Henrietta has often been praised as a cultured princess and her correspondence with Moliere, Racine, La Fontaine, Bussy[disambiguation needed ] and others is notable.[26] She was also a lover of gardening, and it was she who created a water garden at the Palais Royal.[27] Henrietta also amassed a large and prestigious picture collection that included paintings by Van Dyke and Corregio.[28] Her active personality has caused historians to think that she showed signs of Anorexia nervosa.[29]

Late in 1669, Henriette lost her mother Queen Henrietta Maria, who died after having taken an excessive quantity of opiates as a painkiller.[30] Henrietta was devastated, and the situation was not helped by Philippe's immediate rush to claim all her possessions before she had even been buried.

Secret Treaty of Dover

Henriette was instrumental in diplomatic negotiations between her native England and adopted France. Her brother Charles II, with whom she had always been very close, had been trying to establish a closer relationship with France. Having been under discussion since 1663, it was not till 1669 that Charles II set the wheels into motion by openly admitting he would become a Roman Catholic and vowing to bring England under Roman Catholicism. Henriette was eager to visit her homeland and Louis XIV encouraged her in order for the treaty to take place. Philippe, however, annoyed with Henrietta for her flirting with Guiche and his previous lovers, remained adamant that she should not be allowed to go complaining to the English king and that she should remain at his side in France. Appealing to the French king, she managed to arrange for her to travel to England, where she arrived in Dover on 26 May 1670, remaining there till 1 June, the day the treaty was signed.[31]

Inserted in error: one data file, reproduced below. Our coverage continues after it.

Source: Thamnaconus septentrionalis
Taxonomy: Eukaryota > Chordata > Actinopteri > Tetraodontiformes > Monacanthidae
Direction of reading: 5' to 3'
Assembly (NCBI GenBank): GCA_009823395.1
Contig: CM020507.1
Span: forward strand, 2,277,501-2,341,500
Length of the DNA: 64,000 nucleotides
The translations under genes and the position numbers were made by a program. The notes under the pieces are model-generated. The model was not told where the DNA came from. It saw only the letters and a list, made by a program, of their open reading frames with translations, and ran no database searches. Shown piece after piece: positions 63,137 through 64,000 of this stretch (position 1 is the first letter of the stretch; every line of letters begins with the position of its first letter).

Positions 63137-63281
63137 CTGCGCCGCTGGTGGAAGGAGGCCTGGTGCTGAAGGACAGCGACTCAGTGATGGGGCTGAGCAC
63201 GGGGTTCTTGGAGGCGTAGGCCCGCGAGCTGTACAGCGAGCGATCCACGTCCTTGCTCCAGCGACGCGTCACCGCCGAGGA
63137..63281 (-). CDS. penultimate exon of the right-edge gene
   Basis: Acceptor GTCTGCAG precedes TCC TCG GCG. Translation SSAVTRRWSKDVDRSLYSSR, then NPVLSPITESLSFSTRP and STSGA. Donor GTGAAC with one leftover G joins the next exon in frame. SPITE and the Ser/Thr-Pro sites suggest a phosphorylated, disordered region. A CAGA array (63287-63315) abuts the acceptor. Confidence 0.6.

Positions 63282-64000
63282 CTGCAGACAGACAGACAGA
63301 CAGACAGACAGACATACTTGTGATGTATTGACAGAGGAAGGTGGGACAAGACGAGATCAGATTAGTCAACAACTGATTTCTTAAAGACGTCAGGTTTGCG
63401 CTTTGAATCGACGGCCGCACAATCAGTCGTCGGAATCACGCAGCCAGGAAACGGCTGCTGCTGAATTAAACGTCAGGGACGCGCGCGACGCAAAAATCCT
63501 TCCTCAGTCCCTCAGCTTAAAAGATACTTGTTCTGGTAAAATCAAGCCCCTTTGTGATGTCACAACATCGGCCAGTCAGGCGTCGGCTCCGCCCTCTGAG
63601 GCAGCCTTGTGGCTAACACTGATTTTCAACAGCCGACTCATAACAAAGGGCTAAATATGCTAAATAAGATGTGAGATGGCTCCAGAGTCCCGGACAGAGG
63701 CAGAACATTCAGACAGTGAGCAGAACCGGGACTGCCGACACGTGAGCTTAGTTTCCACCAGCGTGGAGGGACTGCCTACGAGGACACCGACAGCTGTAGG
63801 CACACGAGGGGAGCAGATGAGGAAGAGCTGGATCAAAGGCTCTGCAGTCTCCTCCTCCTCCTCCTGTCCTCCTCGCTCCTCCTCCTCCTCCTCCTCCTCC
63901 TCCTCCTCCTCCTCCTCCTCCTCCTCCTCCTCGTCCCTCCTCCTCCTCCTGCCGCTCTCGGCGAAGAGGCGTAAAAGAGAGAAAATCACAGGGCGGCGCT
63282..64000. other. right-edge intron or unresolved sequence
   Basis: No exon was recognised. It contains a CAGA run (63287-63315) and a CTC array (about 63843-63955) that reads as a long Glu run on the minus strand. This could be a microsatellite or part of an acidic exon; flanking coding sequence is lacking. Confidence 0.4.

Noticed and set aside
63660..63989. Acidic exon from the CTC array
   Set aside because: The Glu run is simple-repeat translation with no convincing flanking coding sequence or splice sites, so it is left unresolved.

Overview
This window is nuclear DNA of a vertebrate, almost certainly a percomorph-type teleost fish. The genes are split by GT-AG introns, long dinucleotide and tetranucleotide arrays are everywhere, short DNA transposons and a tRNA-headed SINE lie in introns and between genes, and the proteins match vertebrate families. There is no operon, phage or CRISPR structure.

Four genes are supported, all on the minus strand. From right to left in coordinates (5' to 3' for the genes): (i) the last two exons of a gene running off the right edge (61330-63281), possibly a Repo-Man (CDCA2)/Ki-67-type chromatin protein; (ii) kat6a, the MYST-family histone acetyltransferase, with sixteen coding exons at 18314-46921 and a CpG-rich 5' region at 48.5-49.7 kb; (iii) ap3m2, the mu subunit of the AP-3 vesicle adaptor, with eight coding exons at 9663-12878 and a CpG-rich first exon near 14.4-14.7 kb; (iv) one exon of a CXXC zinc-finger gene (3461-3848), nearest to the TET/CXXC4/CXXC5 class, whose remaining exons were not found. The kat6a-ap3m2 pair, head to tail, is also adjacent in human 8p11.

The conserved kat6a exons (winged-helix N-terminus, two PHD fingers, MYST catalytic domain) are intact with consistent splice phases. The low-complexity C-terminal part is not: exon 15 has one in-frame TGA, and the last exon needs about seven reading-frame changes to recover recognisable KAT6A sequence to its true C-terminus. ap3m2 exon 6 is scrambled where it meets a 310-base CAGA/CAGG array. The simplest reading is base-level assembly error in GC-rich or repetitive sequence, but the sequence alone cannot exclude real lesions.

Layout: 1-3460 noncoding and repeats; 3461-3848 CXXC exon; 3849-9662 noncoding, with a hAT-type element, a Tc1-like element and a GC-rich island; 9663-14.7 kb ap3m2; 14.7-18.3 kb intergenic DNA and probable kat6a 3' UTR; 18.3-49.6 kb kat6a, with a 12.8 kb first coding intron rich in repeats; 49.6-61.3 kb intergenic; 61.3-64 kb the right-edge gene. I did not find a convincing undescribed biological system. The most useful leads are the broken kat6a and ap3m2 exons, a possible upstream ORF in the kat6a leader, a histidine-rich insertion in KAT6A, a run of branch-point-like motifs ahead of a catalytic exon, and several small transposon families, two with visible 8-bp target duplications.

Charles was to abandon England's Triple Alliance with Sweden and the Dutch Republic in favor of assisting Louis XIV in conquering the Dutch Republic, which he claimed for his wife Queen Marie Thérèse as part of her unpaid dowry. Provided that the conquest was successfully completed, England was promised several very profitable ports along one of the major rivers that ran through the Dutch Republic. The treaty did not become public until 1830.[32] After her time in England, she returned to France on 18 June.[33]